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State & Regional Govt & Politics
Efforts underway to legalize medical marijuana in Georgia
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Efforts underway to legalize medical marijuana in Georgia

Efforts underway to legalize medical marijuana in Georgia
Photo Credit: Courtsey: Shannon Cloud
Cannabis oil could help 8-year-old Alaina Cloud who suffers from Dravet Syndrome which causes severe seizures and developmental delays

Efforts underway to legalize medical marijuana in Georgia

A state lawmaker is working to expand a little known Georgia law that could help children with seizure disorders receive medical marijuana.

“I’ve become a believer... this is my mission and I’m going to move this thing forward as much as I can,” says Rep. Allen Peake (R-Macon).

Up until last week, he had no idea that cannabis oil could help families like Blaine and Shannon Cloud of Smyrna whose 8-year-old daughter Alaina suffers from Dravet Syndrome which causes severe seizures and developmental delays.

The couple is trying to educate lawmakers on the benefits other children have experienced in states like Colorado where marijuana is legal.

“Some kids who were having hundreds of seizures a day or a week are down to very small numbers… just amazing improvements and there’s no question that it’s that,” Shannon Cloud tells WSB’s Sandra Parrish.

The Clouds say the oil, which is dispensed under the tongue with a medicine dropper, is no different  from other medications available in pharmacies but without the harmful side effects of legal drugs.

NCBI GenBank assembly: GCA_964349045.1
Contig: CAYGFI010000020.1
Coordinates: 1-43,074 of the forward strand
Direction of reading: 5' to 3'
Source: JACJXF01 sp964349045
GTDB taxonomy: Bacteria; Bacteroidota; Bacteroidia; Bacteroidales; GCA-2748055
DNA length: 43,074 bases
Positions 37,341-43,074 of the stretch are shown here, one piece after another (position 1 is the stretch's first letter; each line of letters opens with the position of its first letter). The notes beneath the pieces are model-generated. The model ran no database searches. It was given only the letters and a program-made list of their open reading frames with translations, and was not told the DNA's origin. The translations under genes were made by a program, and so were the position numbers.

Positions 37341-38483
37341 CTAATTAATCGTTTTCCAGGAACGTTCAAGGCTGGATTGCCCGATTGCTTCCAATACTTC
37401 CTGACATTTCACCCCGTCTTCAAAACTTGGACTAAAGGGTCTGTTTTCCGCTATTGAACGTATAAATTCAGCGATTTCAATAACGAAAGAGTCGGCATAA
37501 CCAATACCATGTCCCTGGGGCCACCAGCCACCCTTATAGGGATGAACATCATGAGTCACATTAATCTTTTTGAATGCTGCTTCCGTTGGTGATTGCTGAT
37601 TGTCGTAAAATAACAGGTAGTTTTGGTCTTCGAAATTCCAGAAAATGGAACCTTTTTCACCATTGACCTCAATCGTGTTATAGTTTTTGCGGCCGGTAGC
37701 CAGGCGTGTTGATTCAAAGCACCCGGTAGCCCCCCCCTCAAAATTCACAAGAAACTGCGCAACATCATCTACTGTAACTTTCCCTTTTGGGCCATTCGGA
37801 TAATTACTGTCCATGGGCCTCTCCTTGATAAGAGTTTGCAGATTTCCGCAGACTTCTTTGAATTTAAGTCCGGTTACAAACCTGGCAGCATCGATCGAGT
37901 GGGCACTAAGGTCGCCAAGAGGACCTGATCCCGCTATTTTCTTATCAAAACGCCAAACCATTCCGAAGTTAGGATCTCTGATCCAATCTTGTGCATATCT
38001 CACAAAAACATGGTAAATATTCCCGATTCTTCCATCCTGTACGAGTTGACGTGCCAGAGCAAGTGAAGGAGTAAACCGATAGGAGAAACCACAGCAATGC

“Our daughter is on five different medications to both control her seizures and control the side effects that are caused by the seizure medicines,” says Blaine Cloud.

Other metro Atlanta families, who have children with seizure disorders, have moved to Colorado to get the treatment.

Peake believes minor changes only need to be made to an existing state law passed in 1980 that allows very restricted use of medical marijuana for cancer and glaucoma patients. 

“For us as a legislature, to not do something we can do to help them… I think it would be wrong for us to neglect it,” he says.

Peake believes at the very least lawmakers could form a study commission this year to look at the issue, but he is hopeful the law will be changed to help families like the Clouds and others considering leaving the state for treatment.

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